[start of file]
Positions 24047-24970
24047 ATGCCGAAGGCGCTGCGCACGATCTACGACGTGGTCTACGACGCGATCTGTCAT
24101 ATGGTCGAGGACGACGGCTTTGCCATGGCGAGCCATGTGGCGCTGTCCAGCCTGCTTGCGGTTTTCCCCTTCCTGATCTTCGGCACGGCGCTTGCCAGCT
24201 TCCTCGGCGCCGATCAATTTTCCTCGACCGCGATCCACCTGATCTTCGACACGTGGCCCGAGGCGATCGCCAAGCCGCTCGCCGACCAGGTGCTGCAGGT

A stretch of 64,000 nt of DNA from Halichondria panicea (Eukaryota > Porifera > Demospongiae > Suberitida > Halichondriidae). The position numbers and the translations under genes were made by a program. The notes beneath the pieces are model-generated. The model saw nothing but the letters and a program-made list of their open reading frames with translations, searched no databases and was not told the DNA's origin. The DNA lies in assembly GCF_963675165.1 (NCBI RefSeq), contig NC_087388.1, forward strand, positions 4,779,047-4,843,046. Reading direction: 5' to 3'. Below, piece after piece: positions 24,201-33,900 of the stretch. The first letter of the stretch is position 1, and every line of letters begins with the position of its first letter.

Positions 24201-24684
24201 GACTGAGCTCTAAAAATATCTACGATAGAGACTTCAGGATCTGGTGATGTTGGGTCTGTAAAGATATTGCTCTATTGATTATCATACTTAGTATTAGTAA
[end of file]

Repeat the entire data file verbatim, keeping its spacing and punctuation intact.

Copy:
Positions 24047-24970
24047 ATGCCGAAGGCGCTGCGCACGATCTACGACGTGGTCTACGACGCGATCTGTCAT
24101 ATGGTCGAGGACGACGGCTTTGCCATGGCGAGCCATGTGGCGCTGTCCAGCCTGCTTGCGGTTTTCCCCTTCCTGATCTTCGGCACGGCGCTTGCCAGCT
24201 TCCTCGGCGCCGATCAATTTTCCTCGACCGCGATCCACCTGATCTTCGACACGTGGCCCGAGGCGATCGCCAAGCCGCTCGCCGACCAGGTGCTGCAGGT

A stretch of 64,000 nt of DNA from Halichondria panicea (Eukaryota > Porifera > Demospongiae > Suberitida > Halichondriidae). The position numbers and the translations under genes were made by a program. The notes beneath the pieces are model-generated. The model saw nothing but the letters and a program-made list of their open reading frames with translations, searched no databases and was not told the DNA's origin. The DNA lies in assembly GCF_963675165.1 (NCBI RefSeq), contig NC_087388.1, forward strand, positions 4,779,047-4,843,046. Reading direction: 5' to 3'. Below, piece after piece: positions 24,201-33,900 of the stretch. The first letter of the stretch is position 1, and every line of letters begins with the position of its first letter.

Positions 24201-24684
24201 GACTGAGCTCTAAAAATATCTACGATAGAGACTTCAGGATCTGGTGATGTTGGGTCTGTAAAGATATTGCTCTATTGATTATCATACTTAGTATTAGTAA